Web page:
The government has published a consultation to look at requiring “smart devices” to meet “minimum cyber security” requirements by the mid-2020s. It said the wider use of Energy Smart Appliances (ESAs), which include smart meters, could create “new avenues for cyber security attacks”. In 2021, an ethical hacking firm was able to break into a utility’s network and disable smart meters in North America.

The government consultation says that “consumer protection is limited to building confidence”. [Energy Smart Appliances] market”.

It said: “Furthermore, increased use of ESAs and other related services could create risks to the energy system, such as creating new routes for cyber security attacks.”

The government is looking to strengthen cyber security in the industry as more smart devices and connectivity means more ways to hack networks, including energy networks.

The consultation said: “Our intention is to prioritize interventions that reduce the most relevant risks or deliver the most significant benefits, such as compatibility with time-of-use tariffs and minimum cybersecurity requirements for ESAs. Therefore, we take a step-by-step approach to
implementation, with the possibility of applying some measures from 2024.”

According to Shell Energy, the smart meters interact in a closed system called the Smart Meter Wide Area Network, which is maintained to high security standards and approved by the National Cyber ​​Security Center.

The consultation also proposes rewarding consumers based on when they use their electricity, with some of these proposals already in place.

For example, electric vehicle (EV) charging points sold after June 2022 must meet minimum cybersecurity requirements. In addition, EV owners can sign up for services where they receive discounts, rewards or cash back for allowing a third party to monitor their vehicle’s charging time.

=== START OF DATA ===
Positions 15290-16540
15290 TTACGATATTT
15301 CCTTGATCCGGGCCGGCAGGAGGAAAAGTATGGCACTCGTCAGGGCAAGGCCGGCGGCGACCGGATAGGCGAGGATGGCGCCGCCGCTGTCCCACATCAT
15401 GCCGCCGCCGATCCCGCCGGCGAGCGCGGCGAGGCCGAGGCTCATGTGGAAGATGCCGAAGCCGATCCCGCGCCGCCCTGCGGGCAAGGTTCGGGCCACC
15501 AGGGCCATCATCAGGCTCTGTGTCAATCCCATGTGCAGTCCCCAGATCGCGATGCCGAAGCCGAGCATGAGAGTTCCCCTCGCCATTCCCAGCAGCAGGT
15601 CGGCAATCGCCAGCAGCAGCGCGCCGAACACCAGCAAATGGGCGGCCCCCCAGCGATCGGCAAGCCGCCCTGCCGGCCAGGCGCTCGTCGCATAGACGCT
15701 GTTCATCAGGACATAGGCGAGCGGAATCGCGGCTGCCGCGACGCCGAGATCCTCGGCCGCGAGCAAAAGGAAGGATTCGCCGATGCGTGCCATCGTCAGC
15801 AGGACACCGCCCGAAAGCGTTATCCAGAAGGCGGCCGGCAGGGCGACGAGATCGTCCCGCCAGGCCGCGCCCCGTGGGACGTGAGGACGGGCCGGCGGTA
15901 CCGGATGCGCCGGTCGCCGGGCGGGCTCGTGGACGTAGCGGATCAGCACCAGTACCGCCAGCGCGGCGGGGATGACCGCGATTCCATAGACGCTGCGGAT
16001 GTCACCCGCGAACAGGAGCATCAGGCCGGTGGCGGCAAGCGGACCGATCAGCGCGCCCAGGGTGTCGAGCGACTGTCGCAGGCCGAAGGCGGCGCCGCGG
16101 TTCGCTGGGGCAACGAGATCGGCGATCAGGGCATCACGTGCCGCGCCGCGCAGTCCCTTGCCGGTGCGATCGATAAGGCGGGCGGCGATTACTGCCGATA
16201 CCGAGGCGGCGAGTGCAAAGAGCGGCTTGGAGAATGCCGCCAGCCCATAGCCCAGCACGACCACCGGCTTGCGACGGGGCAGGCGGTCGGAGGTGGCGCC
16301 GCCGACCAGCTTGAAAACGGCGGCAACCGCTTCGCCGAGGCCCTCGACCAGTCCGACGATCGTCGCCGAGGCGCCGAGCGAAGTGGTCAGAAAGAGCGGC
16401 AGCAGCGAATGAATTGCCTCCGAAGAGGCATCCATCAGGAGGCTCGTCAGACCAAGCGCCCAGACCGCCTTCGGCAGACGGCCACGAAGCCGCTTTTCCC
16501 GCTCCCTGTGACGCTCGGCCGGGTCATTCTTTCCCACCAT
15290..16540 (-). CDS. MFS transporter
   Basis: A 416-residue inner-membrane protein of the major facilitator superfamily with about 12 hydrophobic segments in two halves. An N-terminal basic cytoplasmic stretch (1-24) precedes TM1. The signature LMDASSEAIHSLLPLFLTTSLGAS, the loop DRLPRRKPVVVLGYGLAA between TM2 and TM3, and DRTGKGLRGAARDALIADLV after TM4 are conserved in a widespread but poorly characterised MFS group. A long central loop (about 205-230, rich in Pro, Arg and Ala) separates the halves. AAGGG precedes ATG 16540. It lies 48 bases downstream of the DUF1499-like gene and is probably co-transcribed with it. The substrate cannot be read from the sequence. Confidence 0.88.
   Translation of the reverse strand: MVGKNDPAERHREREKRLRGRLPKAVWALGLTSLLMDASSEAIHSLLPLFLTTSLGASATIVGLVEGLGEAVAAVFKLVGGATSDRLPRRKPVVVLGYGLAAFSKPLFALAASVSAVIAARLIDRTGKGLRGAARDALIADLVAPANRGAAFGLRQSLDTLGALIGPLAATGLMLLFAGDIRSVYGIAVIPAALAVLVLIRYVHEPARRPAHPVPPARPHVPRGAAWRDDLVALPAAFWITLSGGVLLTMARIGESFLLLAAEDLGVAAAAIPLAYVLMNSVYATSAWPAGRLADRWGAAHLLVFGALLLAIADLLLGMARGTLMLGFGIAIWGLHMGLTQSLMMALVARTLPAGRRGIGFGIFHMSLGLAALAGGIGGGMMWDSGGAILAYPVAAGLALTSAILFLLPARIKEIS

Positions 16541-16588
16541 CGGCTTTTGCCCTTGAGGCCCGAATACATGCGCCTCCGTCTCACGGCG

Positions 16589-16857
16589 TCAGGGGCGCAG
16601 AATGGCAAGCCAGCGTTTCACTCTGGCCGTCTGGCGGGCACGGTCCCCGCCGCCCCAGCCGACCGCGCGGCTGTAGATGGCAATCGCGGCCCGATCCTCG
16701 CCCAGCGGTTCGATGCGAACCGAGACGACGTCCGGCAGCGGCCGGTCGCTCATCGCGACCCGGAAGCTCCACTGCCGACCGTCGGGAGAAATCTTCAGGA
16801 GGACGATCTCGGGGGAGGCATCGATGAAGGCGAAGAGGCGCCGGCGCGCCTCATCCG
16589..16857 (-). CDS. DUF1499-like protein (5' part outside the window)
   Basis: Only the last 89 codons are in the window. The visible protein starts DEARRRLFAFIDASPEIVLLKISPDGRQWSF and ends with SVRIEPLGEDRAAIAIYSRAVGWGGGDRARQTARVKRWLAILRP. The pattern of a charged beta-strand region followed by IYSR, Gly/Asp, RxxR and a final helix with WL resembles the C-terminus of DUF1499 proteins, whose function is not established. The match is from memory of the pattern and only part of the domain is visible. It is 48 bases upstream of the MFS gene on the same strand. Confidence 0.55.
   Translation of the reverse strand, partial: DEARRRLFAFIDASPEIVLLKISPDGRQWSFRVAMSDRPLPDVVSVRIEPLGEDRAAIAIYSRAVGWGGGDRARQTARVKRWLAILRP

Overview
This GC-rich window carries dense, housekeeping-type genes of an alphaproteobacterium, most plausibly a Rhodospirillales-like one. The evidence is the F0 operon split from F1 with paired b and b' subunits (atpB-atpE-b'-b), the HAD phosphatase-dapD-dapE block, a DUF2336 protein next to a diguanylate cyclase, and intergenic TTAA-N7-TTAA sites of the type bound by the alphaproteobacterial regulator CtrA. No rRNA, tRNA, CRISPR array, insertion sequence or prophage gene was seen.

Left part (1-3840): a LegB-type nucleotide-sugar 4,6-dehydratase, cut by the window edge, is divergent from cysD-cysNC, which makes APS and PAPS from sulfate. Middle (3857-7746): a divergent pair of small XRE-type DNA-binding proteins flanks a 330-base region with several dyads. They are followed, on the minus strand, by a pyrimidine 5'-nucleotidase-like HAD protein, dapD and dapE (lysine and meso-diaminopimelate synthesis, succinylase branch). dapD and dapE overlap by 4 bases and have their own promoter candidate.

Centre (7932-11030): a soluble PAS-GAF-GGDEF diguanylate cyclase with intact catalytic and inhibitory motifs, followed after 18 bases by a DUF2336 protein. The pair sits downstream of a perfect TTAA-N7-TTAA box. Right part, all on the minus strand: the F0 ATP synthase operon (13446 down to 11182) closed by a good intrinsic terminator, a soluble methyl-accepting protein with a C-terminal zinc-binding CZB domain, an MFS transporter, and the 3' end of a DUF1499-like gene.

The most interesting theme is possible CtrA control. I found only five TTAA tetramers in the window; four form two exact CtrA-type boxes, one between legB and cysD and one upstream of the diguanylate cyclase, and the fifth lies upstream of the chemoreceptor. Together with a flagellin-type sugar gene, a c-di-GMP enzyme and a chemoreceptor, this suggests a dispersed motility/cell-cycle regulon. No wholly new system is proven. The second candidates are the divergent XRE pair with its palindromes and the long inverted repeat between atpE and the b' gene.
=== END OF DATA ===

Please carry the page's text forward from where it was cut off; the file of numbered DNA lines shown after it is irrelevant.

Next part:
The government provides for this through smart meters or other smart devices such as heat pumps. This will encourage so-called “time-of-use tariffs”, meaning energy is likely to be more expensive during peak hours.

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While the consultation focuses on all smart devices, the government acknowledges there are concerns about smart meters.

The consultation states: “However, private communications networks, such as the smart metering home/room network, could also be used. These different communication networks will lead to different cyber security risks. There are also related issues of interoperability, availability, and latency. .”

Interoperability and latency issues have been highlighted by reports that up to four million smart meters may currently be in “dumb” mode, rendering them useless.

There have been reports of problems with meters simply not working or connecting after a customer has changed electricity supplier.

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There have also been several reports of the devices giving very inaccurate readings.

Many consumers have switched to smart meters to monitor their energy consumption in real time after energy prices jumped.

The government says the devices are needed to meet the goal of reaching net zero carbon emissions by 2050.

At the end of March 2022, there were 28.8 million households in the UK with smart meters installed, just over half. By 2025, the government hopes to offer every household in the UK the option of installing a smart meter.


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